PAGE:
(April 29, 1948: Cullman AL Banner)
Crosley Doubts Men Are Better Drivers
CINCINNATIAlabama's licensed women drivers, estimated at 100,000, may take comfort from the observation of Powel Crosley, Jr., pioneer manufacturer of lightweight cars, that women are better, safer drivers than men when they're not strictly Sunday drivers.
"In fact, except for the male's greater physical strength and superior
mechanical knowledge, there is little to choose between the sexes in driving ability," Crosley said.
Inherent caution and keen reflexes tend to keep women out of serious trouble and put less wear and tear on the cars they drive. This is particularly true, he said, when the car is light and easily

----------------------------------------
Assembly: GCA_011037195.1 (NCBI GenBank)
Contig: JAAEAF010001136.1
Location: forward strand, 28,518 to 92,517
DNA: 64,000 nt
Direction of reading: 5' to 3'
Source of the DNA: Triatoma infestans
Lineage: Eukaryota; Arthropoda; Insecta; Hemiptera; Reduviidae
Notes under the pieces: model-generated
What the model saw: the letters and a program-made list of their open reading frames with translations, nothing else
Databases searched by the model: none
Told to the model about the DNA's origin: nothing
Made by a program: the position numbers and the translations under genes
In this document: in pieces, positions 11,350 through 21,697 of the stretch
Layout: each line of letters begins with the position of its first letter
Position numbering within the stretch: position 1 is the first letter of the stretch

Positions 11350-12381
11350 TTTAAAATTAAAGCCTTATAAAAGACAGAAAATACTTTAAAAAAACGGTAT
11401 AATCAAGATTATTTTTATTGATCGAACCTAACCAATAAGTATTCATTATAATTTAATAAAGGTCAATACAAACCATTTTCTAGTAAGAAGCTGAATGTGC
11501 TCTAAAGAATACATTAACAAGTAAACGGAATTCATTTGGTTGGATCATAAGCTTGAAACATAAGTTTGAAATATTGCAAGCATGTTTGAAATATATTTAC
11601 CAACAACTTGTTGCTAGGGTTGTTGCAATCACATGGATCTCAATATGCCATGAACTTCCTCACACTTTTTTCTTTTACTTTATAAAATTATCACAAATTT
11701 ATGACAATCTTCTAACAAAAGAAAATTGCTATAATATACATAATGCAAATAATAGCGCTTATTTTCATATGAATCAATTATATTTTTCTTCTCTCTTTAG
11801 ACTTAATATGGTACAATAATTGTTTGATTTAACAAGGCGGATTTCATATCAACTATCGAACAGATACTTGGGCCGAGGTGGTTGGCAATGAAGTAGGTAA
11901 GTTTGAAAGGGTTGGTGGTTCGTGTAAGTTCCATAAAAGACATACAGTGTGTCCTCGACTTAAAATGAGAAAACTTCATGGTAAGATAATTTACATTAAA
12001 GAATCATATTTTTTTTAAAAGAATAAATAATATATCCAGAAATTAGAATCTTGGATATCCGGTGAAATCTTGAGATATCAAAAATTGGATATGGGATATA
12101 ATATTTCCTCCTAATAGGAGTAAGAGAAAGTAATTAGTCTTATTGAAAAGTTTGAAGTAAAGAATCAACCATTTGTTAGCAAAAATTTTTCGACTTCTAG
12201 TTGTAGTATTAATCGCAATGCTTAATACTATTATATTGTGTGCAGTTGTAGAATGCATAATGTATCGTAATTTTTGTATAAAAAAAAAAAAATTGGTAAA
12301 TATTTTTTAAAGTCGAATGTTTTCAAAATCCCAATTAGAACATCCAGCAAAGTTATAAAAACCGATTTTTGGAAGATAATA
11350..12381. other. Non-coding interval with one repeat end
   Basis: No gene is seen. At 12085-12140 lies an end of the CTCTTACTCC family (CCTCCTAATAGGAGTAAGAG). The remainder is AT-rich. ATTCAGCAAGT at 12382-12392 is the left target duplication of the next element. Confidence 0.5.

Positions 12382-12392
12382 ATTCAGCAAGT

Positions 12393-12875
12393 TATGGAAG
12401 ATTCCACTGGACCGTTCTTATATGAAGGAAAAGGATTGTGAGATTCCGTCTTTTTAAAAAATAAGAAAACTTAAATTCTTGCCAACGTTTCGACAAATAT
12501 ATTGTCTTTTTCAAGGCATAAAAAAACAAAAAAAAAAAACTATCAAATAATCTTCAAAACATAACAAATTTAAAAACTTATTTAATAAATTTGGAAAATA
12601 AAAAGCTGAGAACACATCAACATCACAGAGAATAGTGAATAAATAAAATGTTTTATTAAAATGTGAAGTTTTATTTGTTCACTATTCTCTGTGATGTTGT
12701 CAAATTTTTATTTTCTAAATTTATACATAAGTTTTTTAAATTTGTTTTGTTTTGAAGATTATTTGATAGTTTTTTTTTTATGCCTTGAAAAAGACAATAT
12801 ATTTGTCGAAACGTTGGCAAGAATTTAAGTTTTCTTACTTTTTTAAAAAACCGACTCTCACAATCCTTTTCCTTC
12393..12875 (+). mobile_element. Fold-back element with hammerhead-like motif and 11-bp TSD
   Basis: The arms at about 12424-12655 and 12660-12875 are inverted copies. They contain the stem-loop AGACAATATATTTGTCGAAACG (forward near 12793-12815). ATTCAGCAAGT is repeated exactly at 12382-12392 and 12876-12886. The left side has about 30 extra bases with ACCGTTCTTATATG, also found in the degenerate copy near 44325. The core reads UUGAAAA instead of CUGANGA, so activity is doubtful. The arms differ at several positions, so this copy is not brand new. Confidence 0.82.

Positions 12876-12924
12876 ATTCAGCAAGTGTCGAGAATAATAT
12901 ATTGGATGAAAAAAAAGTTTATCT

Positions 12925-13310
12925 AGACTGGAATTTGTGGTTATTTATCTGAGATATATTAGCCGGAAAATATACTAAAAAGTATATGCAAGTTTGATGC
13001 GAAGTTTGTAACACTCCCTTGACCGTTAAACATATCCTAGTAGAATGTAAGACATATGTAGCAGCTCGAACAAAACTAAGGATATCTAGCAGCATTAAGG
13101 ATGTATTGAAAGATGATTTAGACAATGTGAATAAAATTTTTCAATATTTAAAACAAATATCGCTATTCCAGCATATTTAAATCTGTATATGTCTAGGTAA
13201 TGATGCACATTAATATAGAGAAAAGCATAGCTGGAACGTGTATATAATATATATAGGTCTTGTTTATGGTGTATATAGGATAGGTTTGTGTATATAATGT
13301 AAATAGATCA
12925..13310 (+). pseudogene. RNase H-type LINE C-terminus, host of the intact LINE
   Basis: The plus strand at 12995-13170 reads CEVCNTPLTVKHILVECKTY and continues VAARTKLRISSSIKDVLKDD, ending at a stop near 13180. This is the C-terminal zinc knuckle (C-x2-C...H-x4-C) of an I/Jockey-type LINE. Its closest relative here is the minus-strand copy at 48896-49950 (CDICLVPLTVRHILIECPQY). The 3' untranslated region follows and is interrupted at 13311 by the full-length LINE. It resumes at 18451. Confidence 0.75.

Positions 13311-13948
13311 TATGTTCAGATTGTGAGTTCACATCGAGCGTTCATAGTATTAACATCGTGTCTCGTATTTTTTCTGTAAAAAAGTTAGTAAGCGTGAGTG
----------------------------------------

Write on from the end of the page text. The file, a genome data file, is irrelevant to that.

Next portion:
maneuverable in tight traffic situations.
Crosley cilcd a test now being sponsored by Connecticut safety
officials to determine why the state's 100 worst drivers are that way. Only two of the hundred "eligibles" are women. Even these, he added, are reported as "poor rather than really bad drivers."
Although distaff drivers roll up less mileage than men and are outnumbered by seven to one, according to a current New York State Motor Vehicle area survey, Crosley pointed out that women also are involved in one-seventh of traffic accidents.